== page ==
Nearly 200 British academics at more than 12 universities in the United Kingdom (UK) are being investigated on suspicion of unwittingly helping the Chinese government build weapons of mass destruction, The Times newspaper reported on Monday.
The scholars are suspected of unknowingly breaching export laws designed to prevent intellectual property in highly sensitive subjects from being handed to hostile states, the newspaper said, citing an unnamed source.
The Times said that the government was preparing to send enforcement notices to the academics who are suspected of transferring research in advanced military technology such as aircraft, missile designs and cyberweapons to China.
The individuals could face a maximum of 10 years in prison if found in breach of the Export Control Order 2008.
Security services are concerned that the research could help Beijing develop weapons of mass destruction and be used in the repression of political dissidents and minorities including the Uighurs.
“We could be seeing dozens of academics in courts before long,” a source told The Times. “If even 10 percent lead to successful prosecutions, we’d be looking at about 20 academics going to jail for helping the Chinese build super-weapons.”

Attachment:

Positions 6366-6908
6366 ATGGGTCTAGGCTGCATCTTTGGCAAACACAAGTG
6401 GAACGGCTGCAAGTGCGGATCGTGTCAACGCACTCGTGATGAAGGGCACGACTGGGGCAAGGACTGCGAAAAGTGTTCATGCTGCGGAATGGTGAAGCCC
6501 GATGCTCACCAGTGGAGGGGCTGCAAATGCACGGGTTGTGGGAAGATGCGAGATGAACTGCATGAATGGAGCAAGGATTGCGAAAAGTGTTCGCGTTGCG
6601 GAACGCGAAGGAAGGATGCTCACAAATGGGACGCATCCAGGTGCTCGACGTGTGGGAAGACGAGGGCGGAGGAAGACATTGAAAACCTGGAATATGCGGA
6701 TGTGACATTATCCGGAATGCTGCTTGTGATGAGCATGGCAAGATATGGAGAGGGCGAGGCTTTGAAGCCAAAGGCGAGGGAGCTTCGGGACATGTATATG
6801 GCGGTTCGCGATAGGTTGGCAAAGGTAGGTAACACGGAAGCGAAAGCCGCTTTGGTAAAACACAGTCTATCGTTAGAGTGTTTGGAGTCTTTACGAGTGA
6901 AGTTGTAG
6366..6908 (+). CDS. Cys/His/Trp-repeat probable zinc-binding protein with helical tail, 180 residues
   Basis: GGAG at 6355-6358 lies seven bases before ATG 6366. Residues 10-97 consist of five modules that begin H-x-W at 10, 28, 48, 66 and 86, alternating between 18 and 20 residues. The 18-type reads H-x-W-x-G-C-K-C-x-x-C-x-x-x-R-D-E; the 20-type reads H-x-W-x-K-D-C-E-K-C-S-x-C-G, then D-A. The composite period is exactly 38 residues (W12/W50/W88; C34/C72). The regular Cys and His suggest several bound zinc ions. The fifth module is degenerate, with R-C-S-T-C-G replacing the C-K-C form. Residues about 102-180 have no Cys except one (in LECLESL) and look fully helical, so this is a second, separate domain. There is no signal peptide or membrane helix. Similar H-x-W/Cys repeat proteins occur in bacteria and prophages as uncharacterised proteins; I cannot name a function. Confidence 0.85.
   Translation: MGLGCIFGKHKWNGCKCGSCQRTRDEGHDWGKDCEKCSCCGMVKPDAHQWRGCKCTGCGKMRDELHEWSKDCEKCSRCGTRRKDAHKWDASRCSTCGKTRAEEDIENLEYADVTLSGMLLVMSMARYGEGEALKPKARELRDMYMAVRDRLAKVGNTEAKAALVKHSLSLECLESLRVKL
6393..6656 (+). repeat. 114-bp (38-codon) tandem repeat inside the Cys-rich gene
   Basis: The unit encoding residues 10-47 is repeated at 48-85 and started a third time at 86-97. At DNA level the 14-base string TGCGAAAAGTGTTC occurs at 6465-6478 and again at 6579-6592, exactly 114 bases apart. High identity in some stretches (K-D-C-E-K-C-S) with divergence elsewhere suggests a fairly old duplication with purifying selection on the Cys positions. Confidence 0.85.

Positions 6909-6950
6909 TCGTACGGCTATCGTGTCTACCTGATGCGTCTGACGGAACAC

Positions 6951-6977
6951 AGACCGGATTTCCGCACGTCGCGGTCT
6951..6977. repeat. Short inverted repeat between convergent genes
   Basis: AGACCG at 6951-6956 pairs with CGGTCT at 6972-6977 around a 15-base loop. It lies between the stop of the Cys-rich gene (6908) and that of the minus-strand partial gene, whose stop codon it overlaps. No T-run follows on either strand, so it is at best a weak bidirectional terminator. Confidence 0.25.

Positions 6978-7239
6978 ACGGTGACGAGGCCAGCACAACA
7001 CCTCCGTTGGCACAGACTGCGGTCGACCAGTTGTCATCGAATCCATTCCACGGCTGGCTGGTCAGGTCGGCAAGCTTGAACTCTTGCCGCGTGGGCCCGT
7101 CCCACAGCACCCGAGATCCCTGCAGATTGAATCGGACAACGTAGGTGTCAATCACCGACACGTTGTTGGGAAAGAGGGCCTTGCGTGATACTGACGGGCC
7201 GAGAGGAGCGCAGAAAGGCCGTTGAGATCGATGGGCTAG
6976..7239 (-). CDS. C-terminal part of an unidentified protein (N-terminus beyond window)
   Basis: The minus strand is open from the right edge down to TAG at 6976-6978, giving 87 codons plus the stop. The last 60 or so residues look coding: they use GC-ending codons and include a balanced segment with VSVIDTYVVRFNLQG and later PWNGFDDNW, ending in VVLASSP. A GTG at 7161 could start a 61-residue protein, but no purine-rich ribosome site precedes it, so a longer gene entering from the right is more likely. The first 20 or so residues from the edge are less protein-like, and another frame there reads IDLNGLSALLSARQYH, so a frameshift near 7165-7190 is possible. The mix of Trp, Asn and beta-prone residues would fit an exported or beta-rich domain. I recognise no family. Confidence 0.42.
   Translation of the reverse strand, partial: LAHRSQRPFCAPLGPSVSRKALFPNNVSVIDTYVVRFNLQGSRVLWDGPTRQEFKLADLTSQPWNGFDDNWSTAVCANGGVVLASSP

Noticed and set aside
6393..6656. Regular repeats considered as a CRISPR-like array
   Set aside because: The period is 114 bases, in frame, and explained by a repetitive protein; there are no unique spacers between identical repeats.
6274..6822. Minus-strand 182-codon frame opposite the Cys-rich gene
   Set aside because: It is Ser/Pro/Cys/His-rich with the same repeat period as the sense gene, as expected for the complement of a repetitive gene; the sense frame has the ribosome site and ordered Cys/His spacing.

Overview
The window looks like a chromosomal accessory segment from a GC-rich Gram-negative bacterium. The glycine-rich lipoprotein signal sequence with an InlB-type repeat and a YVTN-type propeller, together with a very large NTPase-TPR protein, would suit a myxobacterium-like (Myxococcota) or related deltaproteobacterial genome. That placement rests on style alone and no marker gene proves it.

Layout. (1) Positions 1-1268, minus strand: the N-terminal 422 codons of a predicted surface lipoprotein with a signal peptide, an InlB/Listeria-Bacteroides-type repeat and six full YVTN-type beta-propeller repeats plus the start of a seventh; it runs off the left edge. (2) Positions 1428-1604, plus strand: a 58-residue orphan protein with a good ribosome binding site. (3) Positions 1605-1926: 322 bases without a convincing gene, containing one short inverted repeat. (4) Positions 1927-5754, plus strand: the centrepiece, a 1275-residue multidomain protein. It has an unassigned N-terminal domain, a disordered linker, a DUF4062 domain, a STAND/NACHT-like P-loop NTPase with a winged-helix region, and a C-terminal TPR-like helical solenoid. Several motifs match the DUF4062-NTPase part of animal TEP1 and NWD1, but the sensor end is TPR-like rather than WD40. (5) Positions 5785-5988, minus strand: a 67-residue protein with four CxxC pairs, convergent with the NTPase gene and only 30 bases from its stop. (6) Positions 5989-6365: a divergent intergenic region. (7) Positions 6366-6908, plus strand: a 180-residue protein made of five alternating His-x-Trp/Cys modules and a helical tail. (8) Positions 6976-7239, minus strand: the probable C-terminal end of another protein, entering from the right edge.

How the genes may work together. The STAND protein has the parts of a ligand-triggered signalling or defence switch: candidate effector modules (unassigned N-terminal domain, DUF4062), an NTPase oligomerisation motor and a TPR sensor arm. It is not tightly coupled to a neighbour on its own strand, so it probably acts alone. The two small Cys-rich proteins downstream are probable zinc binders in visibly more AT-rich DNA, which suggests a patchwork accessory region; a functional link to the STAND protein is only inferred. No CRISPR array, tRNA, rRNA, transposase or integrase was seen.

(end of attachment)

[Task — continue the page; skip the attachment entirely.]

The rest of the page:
A UK government spokesman stressed to the paper: “Exporters of military goods and those engaged in the transfer of military technology specified in the Export Control Order 2008 require a licence to export or transfer from the UK.”
Research from Civitas, a civil society think-tank based in London, meanwhile, has alleged that 20 British universities had dealings with 29 Chinese universities and nine companies with military links, including with Chinese weapons conglomerates, The Times said.—Al Jazeera
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